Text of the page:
Latest Adobe Flash vulnerability appears in exploit kits

Security experts ask: is it time to just cut Flash loose?

Adobe Flash hit with zero day vulnerability again

The latest zero-day vulnerability affecting Adobe's Flash Player has ended up in online exploit kits.

Many, many zero-day flaws exist for Flash Player, but the latest discovered by security firm FireEye, is already being used in Magnitude and Angler EK exploit kits, as discovered by threat researcher Kafeine of Malware Don't Need Coffee.

The bug AKA CVE-2015-3113 - has already been patched by Adobe, and the fix can be downloaded from the company's website, but users must act fast so they don't fall victim to hackers armed with the malware kits.

The latest in an increasingly long string of Flash Player security holes, the bug has already targeted Internet Explorer for Windows 7 and below, and Firefox for Windows XP, according to reports.

Advertisement
Advertisement - Article continues below
Advertisement - Article continues below

Adobe has designated its patch a high priority, but Linux is classified as a slightly lower risk.

However, flaws like this are becoming more and more common for Adobe Flash, and some security experts are suggesting that it would be wiser to simply ditch the software altogether.

Analyst Brian Krebs wrote in a blog post that "it might be worth considering whether you really need to keep Flash Player installed at all", stating that he barely missed it after foregoing the common plug-in for a month.

Mark James, security specialist at IT security firm ESET, called Adobe Flash "one of the most targeted apps for vulnerability". He added: "If you want to affect as many people as possible then you need an application that a lot of users use and Flash is one of them".

Security firm Bromium's Clinton Karr noted that this newest exploit "illustrates why internet content is so untrustworthy". He called it "a greenfield for hackers with no end in sight".

The consensus among the security community is that these patches should be deployed as soon as possible, but given the increasing frequency with which they are required, it seems like it may not be long before Adobe's Flash Player is a bigger risk than it is a benefit.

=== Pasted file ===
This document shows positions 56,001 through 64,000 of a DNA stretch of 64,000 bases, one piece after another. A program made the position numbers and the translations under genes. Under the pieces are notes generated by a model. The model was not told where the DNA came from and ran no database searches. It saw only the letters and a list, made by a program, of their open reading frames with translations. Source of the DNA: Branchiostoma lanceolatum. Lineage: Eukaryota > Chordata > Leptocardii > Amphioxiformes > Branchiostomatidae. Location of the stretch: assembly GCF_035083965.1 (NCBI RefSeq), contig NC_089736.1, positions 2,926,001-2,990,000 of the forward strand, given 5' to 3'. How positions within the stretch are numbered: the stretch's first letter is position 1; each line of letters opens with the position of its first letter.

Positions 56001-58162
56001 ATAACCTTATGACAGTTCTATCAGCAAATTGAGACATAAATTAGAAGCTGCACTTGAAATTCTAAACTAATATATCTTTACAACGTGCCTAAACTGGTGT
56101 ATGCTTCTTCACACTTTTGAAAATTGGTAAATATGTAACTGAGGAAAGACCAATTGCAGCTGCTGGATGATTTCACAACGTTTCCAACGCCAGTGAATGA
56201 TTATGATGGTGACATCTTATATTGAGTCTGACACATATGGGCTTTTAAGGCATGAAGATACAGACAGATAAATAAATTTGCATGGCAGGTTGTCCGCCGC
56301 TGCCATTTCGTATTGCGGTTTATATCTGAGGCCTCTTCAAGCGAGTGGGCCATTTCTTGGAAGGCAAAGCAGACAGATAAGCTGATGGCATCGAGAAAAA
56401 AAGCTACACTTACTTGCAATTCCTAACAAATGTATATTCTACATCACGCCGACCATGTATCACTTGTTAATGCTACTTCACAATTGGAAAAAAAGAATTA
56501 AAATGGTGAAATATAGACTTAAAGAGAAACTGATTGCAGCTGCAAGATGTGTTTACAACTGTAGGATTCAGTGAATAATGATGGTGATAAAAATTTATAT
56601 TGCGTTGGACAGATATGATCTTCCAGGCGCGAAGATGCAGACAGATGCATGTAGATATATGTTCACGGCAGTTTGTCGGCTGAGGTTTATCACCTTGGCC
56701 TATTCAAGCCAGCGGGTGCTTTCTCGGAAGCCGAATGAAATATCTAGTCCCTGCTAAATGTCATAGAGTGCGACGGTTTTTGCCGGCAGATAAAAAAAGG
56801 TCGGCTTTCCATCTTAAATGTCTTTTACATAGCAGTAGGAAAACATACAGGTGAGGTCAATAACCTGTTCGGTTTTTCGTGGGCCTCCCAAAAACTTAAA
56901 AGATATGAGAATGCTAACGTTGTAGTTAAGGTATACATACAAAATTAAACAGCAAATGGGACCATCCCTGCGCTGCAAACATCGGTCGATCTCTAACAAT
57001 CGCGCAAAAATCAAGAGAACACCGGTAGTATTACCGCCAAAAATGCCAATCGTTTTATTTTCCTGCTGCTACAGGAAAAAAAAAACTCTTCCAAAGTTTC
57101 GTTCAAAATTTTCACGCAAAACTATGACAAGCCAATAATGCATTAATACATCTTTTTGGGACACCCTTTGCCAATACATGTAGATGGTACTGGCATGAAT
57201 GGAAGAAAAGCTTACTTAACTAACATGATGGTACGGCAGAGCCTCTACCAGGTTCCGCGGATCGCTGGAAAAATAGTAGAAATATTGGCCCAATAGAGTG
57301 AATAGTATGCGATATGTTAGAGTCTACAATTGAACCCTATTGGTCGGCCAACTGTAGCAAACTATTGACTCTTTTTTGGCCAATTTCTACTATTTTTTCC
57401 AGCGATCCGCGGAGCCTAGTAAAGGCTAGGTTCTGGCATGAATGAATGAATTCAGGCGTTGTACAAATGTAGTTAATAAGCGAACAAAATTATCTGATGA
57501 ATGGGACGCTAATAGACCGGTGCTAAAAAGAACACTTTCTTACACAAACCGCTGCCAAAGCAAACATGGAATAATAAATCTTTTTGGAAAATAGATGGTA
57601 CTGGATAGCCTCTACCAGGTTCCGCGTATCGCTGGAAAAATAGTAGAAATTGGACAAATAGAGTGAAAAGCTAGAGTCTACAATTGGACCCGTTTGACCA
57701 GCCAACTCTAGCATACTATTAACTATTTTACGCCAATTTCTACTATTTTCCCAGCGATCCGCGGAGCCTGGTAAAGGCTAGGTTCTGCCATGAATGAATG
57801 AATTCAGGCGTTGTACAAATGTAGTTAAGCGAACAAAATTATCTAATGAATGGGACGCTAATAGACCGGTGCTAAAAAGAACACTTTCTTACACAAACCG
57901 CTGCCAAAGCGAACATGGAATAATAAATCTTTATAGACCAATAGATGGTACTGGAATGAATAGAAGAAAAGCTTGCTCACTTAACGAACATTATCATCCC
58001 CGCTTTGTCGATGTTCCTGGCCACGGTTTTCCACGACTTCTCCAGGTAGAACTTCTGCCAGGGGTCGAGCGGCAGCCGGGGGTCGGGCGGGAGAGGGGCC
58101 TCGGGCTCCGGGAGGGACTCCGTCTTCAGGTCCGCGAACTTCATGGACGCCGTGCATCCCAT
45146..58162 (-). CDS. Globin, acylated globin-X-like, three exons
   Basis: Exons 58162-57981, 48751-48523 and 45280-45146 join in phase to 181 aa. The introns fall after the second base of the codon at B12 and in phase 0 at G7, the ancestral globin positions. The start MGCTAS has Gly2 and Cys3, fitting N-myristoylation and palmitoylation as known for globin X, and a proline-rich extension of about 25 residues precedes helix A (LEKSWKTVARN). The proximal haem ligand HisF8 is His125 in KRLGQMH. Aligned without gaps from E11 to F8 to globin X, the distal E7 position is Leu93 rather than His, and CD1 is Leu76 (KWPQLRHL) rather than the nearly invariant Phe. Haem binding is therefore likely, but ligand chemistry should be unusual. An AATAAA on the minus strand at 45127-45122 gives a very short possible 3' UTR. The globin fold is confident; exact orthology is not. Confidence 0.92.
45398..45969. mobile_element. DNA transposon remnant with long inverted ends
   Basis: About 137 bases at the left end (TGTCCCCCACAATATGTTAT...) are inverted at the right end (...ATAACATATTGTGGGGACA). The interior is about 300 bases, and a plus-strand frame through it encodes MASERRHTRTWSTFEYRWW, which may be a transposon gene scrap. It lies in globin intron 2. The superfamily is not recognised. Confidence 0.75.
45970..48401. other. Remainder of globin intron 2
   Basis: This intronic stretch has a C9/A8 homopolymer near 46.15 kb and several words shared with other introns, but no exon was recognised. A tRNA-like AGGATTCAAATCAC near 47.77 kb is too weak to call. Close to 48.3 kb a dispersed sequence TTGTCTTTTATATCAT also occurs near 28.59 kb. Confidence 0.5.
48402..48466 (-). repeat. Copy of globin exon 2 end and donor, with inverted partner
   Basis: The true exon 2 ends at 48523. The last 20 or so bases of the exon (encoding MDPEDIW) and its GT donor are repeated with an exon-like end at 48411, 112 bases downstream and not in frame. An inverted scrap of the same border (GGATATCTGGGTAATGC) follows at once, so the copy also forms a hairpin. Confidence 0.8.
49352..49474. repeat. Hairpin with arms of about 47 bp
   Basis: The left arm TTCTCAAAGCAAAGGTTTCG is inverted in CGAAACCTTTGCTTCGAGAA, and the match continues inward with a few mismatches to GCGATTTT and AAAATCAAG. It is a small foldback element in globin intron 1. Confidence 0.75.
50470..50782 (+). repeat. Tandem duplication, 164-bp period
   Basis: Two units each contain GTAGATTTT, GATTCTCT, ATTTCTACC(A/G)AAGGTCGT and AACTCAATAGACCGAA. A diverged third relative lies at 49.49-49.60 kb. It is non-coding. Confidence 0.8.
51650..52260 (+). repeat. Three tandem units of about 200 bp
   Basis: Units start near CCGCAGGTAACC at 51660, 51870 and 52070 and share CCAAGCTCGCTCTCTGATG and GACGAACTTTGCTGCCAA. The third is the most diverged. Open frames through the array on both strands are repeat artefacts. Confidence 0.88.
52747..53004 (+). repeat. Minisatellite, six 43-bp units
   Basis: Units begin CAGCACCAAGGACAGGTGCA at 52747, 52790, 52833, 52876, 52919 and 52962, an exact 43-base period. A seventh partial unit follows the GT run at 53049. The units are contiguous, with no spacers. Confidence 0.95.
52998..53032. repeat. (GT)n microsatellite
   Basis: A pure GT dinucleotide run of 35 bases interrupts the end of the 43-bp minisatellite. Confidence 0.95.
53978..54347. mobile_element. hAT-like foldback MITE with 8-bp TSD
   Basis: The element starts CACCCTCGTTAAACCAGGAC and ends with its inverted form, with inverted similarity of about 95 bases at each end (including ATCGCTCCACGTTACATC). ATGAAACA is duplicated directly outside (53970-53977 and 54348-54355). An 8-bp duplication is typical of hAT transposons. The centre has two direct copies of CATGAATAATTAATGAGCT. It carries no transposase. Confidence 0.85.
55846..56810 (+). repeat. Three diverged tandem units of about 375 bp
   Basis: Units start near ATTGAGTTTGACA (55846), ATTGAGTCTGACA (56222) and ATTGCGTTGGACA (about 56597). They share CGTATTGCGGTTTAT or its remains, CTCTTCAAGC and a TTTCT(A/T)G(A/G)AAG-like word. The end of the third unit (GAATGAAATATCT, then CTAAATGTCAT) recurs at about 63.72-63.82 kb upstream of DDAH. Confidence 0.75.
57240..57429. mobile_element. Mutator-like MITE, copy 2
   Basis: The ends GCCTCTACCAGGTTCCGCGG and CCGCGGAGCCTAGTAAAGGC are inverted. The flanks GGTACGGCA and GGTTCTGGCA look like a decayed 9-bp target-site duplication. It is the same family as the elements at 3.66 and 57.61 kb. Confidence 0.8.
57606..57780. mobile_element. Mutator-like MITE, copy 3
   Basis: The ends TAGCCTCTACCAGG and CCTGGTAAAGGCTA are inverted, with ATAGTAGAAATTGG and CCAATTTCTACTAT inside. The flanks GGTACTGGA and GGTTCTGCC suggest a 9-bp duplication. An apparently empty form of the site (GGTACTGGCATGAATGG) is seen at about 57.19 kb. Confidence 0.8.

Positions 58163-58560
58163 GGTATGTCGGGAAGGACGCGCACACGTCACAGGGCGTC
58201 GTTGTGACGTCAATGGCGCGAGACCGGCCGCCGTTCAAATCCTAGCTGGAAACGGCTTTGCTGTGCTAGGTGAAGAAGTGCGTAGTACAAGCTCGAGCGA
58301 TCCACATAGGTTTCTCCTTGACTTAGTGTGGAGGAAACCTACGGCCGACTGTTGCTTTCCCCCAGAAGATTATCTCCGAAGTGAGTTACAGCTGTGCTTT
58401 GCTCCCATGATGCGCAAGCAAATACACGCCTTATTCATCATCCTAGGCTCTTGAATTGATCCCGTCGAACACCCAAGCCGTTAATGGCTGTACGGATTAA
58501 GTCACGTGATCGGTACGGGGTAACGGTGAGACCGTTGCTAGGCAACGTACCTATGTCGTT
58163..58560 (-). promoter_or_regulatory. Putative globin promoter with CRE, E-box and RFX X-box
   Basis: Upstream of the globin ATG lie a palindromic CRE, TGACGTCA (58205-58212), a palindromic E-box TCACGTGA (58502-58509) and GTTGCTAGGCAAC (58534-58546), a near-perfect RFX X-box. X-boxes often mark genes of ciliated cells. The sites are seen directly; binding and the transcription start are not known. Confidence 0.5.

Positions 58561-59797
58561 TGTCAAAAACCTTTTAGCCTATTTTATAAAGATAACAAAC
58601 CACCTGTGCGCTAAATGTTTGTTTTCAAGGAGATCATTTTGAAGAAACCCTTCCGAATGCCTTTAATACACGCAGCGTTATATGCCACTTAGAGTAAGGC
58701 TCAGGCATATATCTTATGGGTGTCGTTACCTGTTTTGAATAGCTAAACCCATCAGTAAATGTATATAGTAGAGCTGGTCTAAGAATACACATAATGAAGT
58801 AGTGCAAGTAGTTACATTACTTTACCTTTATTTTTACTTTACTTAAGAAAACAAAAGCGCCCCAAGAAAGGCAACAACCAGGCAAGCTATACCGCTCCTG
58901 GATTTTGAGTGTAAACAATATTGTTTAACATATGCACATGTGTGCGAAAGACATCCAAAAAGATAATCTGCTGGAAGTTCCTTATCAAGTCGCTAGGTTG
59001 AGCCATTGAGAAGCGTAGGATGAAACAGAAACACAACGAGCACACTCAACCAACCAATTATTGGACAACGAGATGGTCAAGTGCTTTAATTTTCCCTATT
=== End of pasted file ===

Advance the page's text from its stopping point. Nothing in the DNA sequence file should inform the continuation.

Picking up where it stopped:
Featured Resources

Digitally perfecting the supply chain

How new technologies are being leveraged to transform the manufacturing supply chain

Download now

Three keys to maximise application migration and modernisation success

Harness the benefits that modernised applications can offer

Download now

Your enterprise cloud solutions guide

Infrastructure designed to meet your company's IT needs for next-generation cloud applications

Download now

The 3 approaches of Breach and Attack Simulation technologies

A guide to the nuances of BAS, helping you stay one step ahead of cyber criminals

Download now
Advertisement

Recommended

Visit/security/internet-security/354417/avast-and-avg-extensions-pulled-from-chrome
internet security

Avast and AVG extensions pulled from Chrome

19 Dec 2019
Visit/security/354156/google-confirms-android-cameras-can-be-hijacked-to-spy-on-you
Security

Google confirms Android cameras can be hijacked to spy on you

20 Nov 2019

Most Popular

Visit/operating-systems/25802/17-windows-10-problems-and-how-to-fix-them
operating systems

17 Windows 10 problems - and how to fix them

13 Jan 2020
Visit/microsoft-windows/32066/what-to-do-if-youre-still-running-windows-7
Microsoft Windows

What to do if you're still running Windows 7

14 Jan 2020
Visit/web-browser/30394/what-is-http-error-503-and-how-do-you-fix-it
web browser

What is HTTP error 503 and how do you fix it?

7 Jan 2020
Visit/policy-legislation/general-data-protection-regulation-gdpr/354577/data-protection-fines-hit-ps100m
General Data Protection Regulation (GDPR)

Data protection fines hit £100m during first 18 months of GDPR

20 Jan 2020